Tuesday, July 8, 2014

Great idea? Push $1 a mile higher taxi fare -- to make way for $15 minimum wage -- and to build Chicago taxi union

Just had a “great idea” (they always seem great to me, at first): if the minimum wage is raised to a minimally liveable amount, $15 an hour (FOR WHICH THERE IS NO ECONOMIC RATIONALE NOT TO) …

… then, taxi fares in Chicago will for all practical purposes AUTOMATICALLY have to be raised a dollar a mile because nobody will be willing to drive for slave wages anymore.

Therefore: there is CERTAINLY no economic rationale to not raise meter rates to a humane level RIGHT NOW! Passengers will certainly pay the extra dollar. Right now in Chicago the rate per mile is (adjusted for inflation) half a dollar below what it was in 1981 when I started driving here (retired 10 years ago — in San Francisco) — 50% higher per capita income later.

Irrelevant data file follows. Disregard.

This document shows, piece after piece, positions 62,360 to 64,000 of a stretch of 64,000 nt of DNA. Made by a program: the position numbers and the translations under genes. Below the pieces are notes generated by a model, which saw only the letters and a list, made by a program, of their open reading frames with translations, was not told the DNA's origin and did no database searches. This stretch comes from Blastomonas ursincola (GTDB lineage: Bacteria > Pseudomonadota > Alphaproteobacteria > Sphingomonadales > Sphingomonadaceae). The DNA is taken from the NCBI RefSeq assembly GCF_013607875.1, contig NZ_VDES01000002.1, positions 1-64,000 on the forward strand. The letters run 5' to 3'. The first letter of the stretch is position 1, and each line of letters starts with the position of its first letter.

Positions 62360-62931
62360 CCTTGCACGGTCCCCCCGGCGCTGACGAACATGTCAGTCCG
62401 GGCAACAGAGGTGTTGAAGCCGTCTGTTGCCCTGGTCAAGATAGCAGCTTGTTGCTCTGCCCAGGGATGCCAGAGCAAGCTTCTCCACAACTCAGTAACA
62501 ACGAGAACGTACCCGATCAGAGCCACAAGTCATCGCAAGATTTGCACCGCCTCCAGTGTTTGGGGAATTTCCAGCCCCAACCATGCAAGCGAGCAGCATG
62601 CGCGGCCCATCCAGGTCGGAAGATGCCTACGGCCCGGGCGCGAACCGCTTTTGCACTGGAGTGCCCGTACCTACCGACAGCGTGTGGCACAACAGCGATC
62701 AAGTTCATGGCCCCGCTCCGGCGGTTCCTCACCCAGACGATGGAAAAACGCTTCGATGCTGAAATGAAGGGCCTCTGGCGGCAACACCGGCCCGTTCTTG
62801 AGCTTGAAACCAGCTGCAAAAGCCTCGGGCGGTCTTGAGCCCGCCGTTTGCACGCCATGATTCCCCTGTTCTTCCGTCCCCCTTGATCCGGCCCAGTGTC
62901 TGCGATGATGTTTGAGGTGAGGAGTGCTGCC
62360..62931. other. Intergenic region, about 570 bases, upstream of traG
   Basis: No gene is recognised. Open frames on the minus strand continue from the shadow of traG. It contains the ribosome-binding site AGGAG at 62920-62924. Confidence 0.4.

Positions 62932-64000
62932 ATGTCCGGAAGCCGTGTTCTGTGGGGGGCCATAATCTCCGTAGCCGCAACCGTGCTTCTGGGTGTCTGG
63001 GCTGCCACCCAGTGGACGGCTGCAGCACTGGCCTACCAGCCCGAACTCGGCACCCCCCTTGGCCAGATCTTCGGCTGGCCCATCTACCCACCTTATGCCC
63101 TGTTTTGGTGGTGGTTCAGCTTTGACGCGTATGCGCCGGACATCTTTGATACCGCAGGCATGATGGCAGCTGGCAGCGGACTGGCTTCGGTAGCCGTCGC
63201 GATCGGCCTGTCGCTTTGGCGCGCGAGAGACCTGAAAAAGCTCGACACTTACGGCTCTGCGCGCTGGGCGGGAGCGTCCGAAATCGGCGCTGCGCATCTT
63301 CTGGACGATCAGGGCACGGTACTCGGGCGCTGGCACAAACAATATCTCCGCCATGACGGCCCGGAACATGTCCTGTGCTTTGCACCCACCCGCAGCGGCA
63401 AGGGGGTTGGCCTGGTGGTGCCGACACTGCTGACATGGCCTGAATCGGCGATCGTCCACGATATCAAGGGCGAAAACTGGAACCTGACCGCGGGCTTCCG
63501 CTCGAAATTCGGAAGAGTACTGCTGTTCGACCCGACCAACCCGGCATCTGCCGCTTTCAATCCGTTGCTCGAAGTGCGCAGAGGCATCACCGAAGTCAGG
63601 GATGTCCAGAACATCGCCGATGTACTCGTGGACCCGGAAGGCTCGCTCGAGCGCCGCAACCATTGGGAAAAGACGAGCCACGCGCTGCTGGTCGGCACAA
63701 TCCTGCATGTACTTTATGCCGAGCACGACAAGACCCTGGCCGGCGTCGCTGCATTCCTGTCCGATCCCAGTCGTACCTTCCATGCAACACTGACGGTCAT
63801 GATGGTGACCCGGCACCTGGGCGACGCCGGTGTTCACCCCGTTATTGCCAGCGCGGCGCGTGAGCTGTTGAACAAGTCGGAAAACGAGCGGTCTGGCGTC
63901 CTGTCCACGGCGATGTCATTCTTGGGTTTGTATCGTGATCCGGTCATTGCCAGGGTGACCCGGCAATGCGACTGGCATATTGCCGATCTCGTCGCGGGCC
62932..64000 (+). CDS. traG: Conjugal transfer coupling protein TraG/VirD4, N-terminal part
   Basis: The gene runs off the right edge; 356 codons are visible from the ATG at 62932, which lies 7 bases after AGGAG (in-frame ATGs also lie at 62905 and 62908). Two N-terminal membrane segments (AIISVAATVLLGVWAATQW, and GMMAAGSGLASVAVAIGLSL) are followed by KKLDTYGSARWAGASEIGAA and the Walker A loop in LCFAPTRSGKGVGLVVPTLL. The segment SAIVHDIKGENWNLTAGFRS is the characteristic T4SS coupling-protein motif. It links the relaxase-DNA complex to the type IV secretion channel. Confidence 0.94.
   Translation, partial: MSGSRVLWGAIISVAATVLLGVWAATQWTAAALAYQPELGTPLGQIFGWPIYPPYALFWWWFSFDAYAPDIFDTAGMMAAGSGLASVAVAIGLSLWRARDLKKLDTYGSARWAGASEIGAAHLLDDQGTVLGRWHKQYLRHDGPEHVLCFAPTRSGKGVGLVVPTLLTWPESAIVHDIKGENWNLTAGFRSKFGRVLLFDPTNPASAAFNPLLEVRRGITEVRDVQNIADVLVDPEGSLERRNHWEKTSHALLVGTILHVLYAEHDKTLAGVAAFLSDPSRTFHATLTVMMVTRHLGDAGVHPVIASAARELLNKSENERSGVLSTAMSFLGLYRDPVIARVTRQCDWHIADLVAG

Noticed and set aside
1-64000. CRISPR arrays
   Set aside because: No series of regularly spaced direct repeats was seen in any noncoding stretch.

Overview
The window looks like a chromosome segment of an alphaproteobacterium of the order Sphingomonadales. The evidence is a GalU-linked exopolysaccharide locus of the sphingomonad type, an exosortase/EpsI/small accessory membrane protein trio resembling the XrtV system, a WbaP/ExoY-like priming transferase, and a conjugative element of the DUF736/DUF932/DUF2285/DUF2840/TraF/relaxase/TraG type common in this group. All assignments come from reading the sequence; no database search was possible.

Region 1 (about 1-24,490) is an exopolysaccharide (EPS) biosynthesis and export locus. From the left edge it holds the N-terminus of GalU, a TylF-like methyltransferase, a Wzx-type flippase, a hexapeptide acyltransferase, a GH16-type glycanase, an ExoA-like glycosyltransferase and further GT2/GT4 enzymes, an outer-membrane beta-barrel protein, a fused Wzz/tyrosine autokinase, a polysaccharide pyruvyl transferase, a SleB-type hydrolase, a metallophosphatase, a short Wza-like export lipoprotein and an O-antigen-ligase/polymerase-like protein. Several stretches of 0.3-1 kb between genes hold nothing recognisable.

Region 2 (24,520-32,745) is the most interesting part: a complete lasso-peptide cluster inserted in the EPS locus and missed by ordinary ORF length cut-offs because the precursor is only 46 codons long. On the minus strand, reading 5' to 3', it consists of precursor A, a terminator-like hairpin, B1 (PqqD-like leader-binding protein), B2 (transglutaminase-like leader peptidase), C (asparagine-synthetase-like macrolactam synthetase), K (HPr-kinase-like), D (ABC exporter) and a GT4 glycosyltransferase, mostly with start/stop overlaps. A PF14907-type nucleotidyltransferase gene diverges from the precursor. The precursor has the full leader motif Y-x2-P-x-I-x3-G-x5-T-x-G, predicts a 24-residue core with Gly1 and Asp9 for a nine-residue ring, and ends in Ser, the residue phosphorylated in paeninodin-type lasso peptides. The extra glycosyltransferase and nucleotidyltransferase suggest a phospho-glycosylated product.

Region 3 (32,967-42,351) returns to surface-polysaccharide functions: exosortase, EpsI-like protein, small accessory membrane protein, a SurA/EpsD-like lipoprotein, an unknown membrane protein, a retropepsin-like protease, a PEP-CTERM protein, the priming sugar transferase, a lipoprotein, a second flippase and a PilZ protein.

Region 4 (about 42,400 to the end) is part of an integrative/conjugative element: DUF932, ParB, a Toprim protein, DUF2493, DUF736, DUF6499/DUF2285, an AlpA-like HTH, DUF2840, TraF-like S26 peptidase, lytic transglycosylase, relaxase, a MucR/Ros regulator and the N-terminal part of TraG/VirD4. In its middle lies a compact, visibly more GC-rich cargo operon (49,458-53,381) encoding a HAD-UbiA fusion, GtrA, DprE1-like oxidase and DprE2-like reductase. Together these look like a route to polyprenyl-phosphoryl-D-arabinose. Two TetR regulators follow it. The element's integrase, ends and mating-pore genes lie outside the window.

If (terribly) low taxi wage cities are not willing to add a dollar to the meter now — then — they can stop pretending that they are hesitant to raise the minimum to $15 an hour too quickly for fear of upsetting this that or the other thing. They just don’t care.

Another idea: American Federation of State, County & Municipal Employees Council 31 (AFSCME 31) is signing up taxi drivers in Chicago.  One the one hand there is no employer opposition (lease drivers and owner drivers are both the CUSTOMER of the taxi companies).  On the other had it is hard to explain the benefits if it is much more impractical to strike.  IF 31 GETS OUT IN FRONT ON THE DOLLAR A MILE MORE-TAXI "MINIMUM WAGE", then, if successful everybody should join.  Even if the union doesn't succeed the first time, the drivers will see something practical coming from the union.  Remember there is no employer resistance.

Could happen: today's slave wage taxi drivers could open the way -- psychologically -- to quickening the adoption of $15 an hour minimum wage across the country -- emphasis on the word "quickening."
Quick history of Chicago's (dying) taxi wages — 1981 to 1997:
One 30 cent increase in the mile rate …
… at which 1990 mid-point the city (a) started building subways to both airports, (b) opening up unlimited limo licenses, (c) and putting on free trolleys between all the hot spots downtown (the Aquarium used to be our second hottest spot after O’Hare) …
… and 40% more taxis!

No comments: